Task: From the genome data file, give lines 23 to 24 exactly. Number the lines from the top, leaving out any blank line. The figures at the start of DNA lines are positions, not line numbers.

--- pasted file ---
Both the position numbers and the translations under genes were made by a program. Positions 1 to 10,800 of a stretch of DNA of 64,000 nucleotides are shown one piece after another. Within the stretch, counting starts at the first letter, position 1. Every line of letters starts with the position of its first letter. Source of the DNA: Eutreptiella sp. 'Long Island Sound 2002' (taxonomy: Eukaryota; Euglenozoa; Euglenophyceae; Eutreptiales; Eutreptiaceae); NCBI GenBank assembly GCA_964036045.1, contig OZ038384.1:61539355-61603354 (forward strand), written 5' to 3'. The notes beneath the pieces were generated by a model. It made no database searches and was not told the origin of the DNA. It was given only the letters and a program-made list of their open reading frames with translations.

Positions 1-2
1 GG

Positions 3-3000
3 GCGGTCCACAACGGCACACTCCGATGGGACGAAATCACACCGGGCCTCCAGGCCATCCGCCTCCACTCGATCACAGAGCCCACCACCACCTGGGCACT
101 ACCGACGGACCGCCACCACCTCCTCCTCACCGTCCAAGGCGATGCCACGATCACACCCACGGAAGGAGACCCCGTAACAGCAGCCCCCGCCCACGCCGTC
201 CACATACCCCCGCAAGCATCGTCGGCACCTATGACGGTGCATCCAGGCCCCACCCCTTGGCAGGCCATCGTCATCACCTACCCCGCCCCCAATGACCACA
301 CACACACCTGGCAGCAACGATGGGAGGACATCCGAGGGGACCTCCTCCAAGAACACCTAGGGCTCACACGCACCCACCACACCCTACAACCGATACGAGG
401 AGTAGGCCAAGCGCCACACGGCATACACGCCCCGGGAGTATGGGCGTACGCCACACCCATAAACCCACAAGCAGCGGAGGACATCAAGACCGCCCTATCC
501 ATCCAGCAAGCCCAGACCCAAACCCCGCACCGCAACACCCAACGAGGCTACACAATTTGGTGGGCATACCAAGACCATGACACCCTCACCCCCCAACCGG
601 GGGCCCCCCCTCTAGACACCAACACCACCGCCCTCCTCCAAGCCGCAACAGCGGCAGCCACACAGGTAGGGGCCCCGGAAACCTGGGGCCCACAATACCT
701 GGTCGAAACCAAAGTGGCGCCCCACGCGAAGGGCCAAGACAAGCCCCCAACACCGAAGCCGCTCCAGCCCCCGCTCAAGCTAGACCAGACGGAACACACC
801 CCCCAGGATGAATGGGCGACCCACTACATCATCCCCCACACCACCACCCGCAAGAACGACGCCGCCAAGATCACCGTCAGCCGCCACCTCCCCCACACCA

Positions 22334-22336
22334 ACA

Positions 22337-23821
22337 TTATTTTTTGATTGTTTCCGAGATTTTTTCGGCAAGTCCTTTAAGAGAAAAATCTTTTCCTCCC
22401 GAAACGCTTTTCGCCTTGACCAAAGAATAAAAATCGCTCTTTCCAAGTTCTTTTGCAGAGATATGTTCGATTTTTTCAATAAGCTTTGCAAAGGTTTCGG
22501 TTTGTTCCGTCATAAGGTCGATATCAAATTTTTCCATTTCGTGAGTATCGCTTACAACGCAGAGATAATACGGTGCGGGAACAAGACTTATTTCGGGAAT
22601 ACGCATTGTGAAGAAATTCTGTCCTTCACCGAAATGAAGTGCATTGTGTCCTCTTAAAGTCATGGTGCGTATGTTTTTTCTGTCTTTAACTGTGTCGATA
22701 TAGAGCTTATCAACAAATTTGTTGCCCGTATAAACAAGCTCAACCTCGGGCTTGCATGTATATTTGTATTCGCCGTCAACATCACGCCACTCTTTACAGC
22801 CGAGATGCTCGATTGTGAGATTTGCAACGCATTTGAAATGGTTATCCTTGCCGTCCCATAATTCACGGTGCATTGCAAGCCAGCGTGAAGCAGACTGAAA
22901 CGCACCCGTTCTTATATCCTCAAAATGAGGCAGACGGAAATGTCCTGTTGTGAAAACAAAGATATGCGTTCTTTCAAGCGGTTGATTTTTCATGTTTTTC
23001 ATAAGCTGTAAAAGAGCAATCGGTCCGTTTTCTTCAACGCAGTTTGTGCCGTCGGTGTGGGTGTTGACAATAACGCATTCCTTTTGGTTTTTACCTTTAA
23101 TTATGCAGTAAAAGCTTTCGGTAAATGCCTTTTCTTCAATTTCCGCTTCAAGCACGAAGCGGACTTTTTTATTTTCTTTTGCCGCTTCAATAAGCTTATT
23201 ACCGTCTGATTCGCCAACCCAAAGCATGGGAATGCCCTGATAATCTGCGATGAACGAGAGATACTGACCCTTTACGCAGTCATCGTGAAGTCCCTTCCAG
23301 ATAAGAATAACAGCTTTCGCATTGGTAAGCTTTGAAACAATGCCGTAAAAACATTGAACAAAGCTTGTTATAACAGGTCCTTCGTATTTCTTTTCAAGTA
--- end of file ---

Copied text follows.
22901 CGCACCCGTTCTTATATCCTCAAAATGAGGCAGACGGAAATGTCCTGTTGTGAAAACAAAGATATGCGTTCTTTCAAGCGGTTGATTTTTCATGTTTTTC
23001 ATAAGCTGTAAAAGAGCAATCGGTCCGTTTTCTTCAACGCAGTTTGTGCCGTCGGTGTGGGTGTTGACAATAACGCATTCCTTTTGGTTTTTACCTTTAA